Two female Forest Park police officers who brought a sexual harassment lawsuit against the village two years ago are alleging renewed mistreatment. But Village Administrator Michael Sturino says any allegations are false.

Attorney Jeanine L. Stevens, who represented Andrea Caines, Maureen Frawley and Daniel Harder in the previous lawsuit against the Forest Park police department, is alleging that Caines and Frawley are being subjected to a hostile work environment and she is threatening to file a new lawsuit.

Specifically, Stevens said Lieutenant Michael Cody, who was convicted of a battery against Caines in July 2003, has been reassigned as Caines’ supervisor and that her client has not been given recourse in the matter, creating a hostile working environment for her client.

Frawley, says Stevens, has medical issues requiring temporary “light duty” assignments which, she says, the department is unwilling to provide.

Caines reportedly complained about the reassignment to Police Chief James Ryan, but he allegedly replied, “he (Cody) has been in the penalty box long enough, get over it,” Stevens said.

 For his part, Sturino said it is untrue Caines has been subject to a hostile work environment, adding that Caines is not working on the same shift as Cody. But he would not comment further on the reassignment.

“There are several remedies available to her and I am not aware she has availed herself of any of these remedies,” Sturino said.

“Caines was not expecting Cody to be her supervisor again or to be taking orders from him again,” Stevens said.

Mayor Anthony Calderone also took issue with the allegations.

“We would never create a hostile work environment,” Calderone said. “I don’t believe Lt. Cody has been assigned as her permanent supervisor. I think it is some poor information. We have no interest in turning the clock back and reliving our experience with sexual harassment and hostile working environment. The sexual harassment never received adjudication and it has been fully reported in the newspaper. It was an unfortunate event, we have no interest in reliving that and we would never create an environment that creates the opportunity for that to present itself. “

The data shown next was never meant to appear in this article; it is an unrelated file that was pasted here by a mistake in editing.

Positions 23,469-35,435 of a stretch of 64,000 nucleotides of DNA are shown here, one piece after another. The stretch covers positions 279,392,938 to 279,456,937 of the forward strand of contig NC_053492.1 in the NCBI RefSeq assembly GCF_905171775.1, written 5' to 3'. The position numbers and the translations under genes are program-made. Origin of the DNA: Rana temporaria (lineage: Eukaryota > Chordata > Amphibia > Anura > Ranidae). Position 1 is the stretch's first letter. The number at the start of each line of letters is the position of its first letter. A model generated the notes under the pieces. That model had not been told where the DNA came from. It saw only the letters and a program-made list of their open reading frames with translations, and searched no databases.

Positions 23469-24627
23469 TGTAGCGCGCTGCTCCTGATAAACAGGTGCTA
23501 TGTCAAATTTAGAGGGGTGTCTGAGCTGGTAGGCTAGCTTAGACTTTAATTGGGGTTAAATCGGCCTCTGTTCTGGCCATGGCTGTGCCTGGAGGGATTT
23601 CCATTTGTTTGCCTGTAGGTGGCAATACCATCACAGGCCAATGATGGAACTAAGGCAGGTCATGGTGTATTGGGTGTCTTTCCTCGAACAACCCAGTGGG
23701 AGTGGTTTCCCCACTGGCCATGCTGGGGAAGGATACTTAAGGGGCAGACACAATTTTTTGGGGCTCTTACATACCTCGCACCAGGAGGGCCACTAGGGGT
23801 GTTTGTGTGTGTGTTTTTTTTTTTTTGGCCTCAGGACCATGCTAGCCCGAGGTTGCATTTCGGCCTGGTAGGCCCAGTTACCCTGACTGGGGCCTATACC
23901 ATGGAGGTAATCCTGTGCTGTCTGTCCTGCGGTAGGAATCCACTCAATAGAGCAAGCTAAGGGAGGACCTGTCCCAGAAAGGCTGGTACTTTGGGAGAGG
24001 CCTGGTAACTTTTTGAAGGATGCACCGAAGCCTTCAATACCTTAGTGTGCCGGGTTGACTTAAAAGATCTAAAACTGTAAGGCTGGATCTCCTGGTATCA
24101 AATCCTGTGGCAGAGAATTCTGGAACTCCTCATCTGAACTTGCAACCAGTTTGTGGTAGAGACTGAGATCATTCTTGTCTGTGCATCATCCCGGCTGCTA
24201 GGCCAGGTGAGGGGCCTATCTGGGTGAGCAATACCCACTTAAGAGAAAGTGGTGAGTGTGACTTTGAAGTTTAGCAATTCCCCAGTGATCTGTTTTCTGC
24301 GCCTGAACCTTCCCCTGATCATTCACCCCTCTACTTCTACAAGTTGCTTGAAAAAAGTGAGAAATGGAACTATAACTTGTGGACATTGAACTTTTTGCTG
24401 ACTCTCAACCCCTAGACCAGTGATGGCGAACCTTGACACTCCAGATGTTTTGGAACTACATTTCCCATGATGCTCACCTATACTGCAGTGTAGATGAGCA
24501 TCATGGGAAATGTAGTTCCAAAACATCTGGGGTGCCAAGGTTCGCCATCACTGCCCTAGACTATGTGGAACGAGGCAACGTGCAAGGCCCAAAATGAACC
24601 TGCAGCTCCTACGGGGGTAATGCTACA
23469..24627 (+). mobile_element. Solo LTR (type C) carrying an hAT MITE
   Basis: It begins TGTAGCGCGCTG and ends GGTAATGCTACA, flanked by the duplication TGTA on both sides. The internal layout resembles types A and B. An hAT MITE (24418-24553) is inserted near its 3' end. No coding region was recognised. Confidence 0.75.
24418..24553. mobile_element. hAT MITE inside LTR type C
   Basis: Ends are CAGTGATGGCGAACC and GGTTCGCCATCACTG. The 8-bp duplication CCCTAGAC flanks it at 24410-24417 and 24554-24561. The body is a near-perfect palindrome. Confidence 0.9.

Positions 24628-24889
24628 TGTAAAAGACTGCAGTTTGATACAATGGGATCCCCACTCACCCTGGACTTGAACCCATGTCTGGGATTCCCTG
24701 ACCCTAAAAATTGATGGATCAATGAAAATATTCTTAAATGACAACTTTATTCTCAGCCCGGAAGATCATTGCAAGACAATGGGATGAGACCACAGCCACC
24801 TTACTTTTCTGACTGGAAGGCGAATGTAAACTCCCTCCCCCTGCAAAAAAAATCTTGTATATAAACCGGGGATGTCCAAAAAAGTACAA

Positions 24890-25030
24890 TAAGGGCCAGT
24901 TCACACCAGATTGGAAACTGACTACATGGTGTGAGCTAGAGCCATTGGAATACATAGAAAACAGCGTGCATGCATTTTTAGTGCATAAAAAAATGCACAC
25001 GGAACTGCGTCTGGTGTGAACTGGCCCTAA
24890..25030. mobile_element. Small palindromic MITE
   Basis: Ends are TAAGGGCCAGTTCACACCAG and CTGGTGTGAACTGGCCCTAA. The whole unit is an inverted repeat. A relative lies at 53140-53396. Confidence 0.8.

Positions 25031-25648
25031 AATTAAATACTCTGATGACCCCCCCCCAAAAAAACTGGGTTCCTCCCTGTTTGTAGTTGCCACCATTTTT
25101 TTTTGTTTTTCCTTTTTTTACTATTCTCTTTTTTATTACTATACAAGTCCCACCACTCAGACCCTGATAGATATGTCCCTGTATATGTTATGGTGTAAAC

Cody was found guilty of battery by Maybrook Circuit Court Judge Gilbert J. Grossi on March 12, 2003 in connection with an August 2002 incident during which he forced Caines to expose herself at a Fraternal Order of Police picnic.

According to Stevens, Cody was given a suspended sentence and remained under court supervision for one year. But the most serious allegation levied by Caines against Cody was that he “coerced” her to have sexual intercourse with him in February 2001 by “threatening her with unfavorable work assignments.”

“We knew going into it that [Cody] wasn’t going to be convicted by the Police and Fire Commission. They had a pretend trial and the three people on the Police and Fire Commission came back and said he was not guilty. At the same time she brought a charge in criminal court in Maywood and he was convicted,” Stevens said. “After that they had another pretend hearing based on the conviction and the Police and Fire Commission decided it wasn’t a real conviction.”

Stevens maintains her client is being forced out and that a hostile work environment is being created, not only for Caines, but for Frawley as well.